There are several different modules made during the tube and transistor area, but only 10% are good as mic pres. About 10 to 15 years back radio stations all across europe dumped out the old stuff, mostly if you picked it up it was yours, today there is nearly nothing left and the old junk is getting traded high on e-bay etc.
There are not to many good useable mic worthy units, so most dealers sell everything that bares the name Telefunken, Siemens, Neumann and TAB as very rare something. People contacted me if I could help them to get their U370 compressors running, they paid about $700 for a pair and were told a very special version of the U373...  By the way the U370 is a light meter driver....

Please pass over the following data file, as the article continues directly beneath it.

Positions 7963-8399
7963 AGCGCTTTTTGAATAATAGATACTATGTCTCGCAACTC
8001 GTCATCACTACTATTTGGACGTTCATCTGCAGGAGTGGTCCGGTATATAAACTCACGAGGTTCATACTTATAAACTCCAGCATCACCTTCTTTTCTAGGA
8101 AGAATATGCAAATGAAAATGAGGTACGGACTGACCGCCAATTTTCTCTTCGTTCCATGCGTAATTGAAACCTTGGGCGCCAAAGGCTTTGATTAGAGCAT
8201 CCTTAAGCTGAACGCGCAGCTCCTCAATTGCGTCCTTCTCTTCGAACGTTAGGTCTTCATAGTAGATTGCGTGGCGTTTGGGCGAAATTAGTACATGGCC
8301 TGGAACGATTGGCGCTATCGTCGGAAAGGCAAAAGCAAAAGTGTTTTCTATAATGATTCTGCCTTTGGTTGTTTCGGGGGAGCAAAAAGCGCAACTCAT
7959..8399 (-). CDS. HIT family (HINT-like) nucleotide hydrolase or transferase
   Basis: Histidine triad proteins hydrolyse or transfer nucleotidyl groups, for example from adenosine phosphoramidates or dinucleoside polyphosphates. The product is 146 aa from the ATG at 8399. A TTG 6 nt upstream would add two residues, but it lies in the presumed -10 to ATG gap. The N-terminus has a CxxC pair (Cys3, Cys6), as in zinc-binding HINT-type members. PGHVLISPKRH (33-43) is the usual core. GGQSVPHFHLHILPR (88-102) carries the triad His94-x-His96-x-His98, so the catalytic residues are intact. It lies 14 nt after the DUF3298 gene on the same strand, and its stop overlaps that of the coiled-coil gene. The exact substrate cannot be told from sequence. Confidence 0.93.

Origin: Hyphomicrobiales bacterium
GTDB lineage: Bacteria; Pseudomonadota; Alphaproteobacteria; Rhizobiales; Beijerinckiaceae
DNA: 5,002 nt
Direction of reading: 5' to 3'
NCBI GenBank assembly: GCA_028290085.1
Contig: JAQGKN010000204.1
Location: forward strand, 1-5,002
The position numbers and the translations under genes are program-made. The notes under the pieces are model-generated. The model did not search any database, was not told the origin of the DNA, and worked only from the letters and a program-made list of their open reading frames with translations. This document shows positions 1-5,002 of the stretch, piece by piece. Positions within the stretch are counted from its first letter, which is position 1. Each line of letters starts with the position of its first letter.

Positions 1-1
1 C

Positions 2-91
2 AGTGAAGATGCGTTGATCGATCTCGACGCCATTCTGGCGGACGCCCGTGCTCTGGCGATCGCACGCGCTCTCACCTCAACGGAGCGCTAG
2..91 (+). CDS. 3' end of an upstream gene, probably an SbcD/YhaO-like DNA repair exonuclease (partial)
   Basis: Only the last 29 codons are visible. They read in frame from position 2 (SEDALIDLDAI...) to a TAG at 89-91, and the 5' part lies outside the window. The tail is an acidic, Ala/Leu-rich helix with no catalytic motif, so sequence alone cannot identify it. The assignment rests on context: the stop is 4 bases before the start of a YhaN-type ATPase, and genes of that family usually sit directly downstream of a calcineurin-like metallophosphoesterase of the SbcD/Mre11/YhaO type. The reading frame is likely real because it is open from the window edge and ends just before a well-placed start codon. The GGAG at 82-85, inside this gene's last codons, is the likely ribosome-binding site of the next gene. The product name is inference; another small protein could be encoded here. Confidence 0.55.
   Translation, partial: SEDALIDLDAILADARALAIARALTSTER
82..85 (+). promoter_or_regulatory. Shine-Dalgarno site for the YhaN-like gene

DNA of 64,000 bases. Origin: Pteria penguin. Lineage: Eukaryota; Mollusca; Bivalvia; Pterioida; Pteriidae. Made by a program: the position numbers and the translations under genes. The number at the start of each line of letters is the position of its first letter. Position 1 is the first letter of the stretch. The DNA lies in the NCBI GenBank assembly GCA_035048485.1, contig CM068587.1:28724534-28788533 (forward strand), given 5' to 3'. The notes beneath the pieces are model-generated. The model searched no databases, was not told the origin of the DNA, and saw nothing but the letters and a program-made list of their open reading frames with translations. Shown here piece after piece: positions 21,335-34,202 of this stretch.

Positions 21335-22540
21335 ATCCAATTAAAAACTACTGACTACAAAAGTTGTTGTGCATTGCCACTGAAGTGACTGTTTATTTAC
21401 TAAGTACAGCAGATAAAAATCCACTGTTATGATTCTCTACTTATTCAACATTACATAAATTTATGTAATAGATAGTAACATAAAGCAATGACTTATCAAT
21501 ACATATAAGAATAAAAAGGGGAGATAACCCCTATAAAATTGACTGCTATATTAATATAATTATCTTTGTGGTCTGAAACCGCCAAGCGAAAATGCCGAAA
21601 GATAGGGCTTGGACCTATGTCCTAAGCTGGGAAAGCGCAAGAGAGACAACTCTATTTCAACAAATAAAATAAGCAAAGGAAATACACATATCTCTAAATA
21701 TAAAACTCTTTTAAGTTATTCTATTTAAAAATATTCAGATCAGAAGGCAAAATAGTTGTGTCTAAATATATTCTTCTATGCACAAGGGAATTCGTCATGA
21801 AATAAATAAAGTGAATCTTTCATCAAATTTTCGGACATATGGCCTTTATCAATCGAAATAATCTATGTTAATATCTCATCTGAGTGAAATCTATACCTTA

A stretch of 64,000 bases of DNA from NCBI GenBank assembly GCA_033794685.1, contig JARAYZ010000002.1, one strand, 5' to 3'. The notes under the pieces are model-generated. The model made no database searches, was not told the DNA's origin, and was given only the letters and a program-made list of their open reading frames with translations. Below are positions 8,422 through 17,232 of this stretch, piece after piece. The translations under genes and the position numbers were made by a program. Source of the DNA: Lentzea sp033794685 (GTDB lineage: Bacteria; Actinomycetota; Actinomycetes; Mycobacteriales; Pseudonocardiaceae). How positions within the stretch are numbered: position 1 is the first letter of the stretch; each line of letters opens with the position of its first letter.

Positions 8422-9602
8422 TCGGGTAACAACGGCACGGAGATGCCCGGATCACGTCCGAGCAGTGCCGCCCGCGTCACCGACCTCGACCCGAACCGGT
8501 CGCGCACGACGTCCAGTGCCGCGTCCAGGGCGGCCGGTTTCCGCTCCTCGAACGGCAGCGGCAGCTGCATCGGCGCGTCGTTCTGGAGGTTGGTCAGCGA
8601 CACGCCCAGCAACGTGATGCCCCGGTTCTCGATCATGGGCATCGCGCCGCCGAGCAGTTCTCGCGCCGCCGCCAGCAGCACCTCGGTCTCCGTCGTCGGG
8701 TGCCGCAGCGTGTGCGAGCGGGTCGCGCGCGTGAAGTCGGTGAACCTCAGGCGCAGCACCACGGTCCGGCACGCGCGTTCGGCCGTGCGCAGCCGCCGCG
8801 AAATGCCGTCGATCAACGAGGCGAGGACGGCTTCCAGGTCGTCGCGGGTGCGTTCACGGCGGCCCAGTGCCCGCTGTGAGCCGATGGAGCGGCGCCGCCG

Routing, buffer and everything that gives you some sort of gain is always labeled as the classic Tele sound, etc....

Without the proper interfacing units or buffers, there is not to much what you can use, mic pres were either V72,76,77 and 78, forget about the a/b/t stuff they are just buffers and may or may not sound good as mic pres...
The transistor area units were based on the tube modules so designations are the same V276 (376, 476 and 676) are designated mic pres, and the V272,372,672 are mic pres but need in most cases modifications to sound good.
Everything else ANT, Lawo, etc. is not worth the price because they do not sound the same than the tube and real transistor units.

I do not think API, Neve etc. compare to the german transistor modules, entirely different battle class....